5. If anyone was curious, the film came out just fine! Here is a link of the finished project 🙂
  6. Howdy! I recently visited Rome and brought my Super 8 along to get some shots of the gorgeous city and the ruins. Along the way, I encountered many X-Ray machines, at the airport and at museums and such. I was sure that I only let my film through machines that said that film would be fine, but I was curious/paranoid if the machines are truly film-safe or are just "film-safe"? It would be a shame to lug my camera across the world and not have the film turn out. I had cartridges with 100D, 200, and 500T ISO. Additionally, in the worst case scenario, how would an X-Ray affect the film? Does it expose it partially? Or does it distort the color/contrast? Thanks!
  7. Oh man. I have no idea what that was except pure brilliance haha! Often A Film By: ____ is what I go with. Simple enough.
  8. Could you shoot some Ektachrome 100D as is (with 1.8 f-stop) and opt for a push when you develop? It might not work THAT well, but it's better than nothing.
  9. Gah! What a shame. They better be delivering a good product for $25/roll and such a small specialty. I'll stick to Cinelab.
  10. Thanks Nick! Does anyone know how the quality compares to Cinelab?
  11. Thanks for the heads up! Where can I find more info online? Right now their website (x) only says 16mm and 35mm color neg?
  12. Hi Kieran, This is coming from another amateur poster here, but I think the format choice totally depends on the look you are going for. Super 8 certainly has more a vintage look, and I think the behind-the-scenes documentary will aid from that. Everything about the cameras, from size to loading of the film, is much more convenient with S8 too. I have found that it is easier to shoot faster and dirtier with Super 8 than 16mm. It might meld better with the mini dv footage too. However! 16 has a much sharper image, and looks more professional. (16mm is my personal favorite format). The Kodak 50D, 100D, 200T, and 500T stocks for both cameras should give you a nice range for lighting, although I'm not the person to ask about the cameras. I use Premiere and aside from a few frame-rate annoyances (because I shoot in 18fps), it's great. Some people have recommended using Resolve, too. Hope this helps! Good Luck!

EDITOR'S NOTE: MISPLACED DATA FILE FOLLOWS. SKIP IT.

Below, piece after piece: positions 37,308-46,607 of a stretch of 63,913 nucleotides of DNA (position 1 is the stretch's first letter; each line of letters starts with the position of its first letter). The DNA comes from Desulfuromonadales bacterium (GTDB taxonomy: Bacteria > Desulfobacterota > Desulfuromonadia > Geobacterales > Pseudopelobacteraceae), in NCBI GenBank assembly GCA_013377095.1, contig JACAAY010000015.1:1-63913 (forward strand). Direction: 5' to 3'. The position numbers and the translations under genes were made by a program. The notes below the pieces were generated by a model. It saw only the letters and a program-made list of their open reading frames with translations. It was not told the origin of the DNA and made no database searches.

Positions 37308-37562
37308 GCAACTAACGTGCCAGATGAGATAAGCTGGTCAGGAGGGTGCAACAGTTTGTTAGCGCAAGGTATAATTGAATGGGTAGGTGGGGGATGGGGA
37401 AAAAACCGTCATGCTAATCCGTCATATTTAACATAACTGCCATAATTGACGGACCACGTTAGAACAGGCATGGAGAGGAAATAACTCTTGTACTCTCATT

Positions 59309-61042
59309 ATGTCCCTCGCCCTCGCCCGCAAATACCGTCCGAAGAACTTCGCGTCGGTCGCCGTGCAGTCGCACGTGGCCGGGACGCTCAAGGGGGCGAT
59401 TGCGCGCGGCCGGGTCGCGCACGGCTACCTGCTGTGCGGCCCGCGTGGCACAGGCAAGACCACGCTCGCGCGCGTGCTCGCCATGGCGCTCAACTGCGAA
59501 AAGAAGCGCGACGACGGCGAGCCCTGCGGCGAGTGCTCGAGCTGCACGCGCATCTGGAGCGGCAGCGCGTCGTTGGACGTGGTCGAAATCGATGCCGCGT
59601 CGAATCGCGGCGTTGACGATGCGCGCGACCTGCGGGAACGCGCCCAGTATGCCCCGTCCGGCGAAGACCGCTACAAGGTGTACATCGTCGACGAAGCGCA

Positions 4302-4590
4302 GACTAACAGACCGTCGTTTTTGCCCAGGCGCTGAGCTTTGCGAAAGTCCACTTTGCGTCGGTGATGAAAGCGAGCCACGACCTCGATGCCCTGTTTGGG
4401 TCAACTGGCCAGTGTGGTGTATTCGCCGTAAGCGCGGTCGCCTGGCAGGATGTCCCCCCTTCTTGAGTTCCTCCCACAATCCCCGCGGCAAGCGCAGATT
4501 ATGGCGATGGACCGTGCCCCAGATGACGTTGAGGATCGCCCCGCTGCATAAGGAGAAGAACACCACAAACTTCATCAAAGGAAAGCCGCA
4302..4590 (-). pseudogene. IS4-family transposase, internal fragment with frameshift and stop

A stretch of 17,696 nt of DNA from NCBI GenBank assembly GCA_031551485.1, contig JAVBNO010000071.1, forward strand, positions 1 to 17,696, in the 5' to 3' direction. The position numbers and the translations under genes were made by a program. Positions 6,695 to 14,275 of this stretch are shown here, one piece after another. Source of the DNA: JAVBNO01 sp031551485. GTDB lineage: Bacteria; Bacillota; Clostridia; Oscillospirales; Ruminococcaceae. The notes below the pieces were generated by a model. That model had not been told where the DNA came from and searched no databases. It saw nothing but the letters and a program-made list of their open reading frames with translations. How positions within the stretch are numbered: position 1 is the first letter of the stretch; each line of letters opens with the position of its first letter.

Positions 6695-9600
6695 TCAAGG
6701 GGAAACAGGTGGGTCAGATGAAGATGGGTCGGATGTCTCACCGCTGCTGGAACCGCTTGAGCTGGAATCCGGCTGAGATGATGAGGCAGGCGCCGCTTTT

13. Any word on the release of Kodak's new Super 8 camera? I'm quite interested in it, and I'm hoping it will be released by Christmas, but I have no idea. I've also heard widely varying reports of the cost (anywhere between ($400-$2000). If it's anything near the latter, that is deeply disappointing. [sorry if this is a bit off topic, but I figured we had discussed this earlier, and this is too small to start a new thread.]
  14. I've heard of Gauge Film, although I've never used them personally. The results I've seen online look pretty good though!
  15. Thanks Nick! That makes much more sense. I'm gonna use Pro-Res for bigger files, but I'll stick to H.624 for lighter exports. (I couldn't figure out how to do custom framerates, so 24 will have to do). Why do you recommend VBR 2 pass over CBR??